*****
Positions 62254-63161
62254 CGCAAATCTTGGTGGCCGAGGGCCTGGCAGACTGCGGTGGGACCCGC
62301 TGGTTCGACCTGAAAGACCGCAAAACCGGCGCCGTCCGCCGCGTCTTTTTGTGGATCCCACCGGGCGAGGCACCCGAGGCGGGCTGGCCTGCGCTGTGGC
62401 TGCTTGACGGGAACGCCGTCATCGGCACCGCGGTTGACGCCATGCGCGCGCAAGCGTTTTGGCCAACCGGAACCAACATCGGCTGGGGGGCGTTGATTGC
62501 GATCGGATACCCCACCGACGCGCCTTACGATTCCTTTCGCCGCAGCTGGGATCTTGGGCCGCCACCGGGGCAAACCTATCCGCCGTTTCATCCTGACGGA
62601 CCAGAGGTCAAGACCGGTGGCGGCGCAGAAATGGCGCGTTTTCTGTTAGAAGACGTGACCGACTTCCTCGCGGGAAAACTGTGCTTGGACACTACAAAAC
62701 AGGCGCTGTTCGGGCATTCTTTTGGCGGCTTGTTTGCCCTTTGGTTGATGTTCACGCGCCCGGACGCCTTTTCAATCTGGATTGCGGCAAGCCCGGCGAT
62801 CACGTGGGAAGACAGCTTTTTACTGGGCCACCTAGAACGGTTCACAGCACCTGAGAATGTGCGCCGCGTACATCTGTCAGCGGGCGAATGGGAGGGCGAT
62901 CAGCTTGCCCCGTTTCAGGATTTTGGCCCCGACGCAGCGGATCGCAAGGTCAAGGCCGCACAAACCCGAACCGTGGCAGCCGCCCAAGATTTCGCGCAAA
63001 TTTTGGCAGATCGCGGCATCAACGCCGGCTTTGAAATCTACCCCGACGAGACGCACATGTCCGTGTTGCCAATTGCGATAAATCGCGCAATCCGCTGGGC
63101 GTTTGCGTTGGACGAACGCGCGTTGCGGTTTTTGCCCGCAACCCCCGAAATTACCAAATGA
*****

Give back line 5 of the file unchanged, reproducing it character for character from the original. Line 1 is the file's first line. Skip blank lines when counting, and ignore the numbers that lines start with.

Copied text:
62501 GATCGGATACCCCACCGACGCGCCTTACGATTCCTTTCGCCGCAGCTGGGATCTTGGGCCGCCACCGGGGCAAACCTATCCGCCGTTTCATCCTGACGGA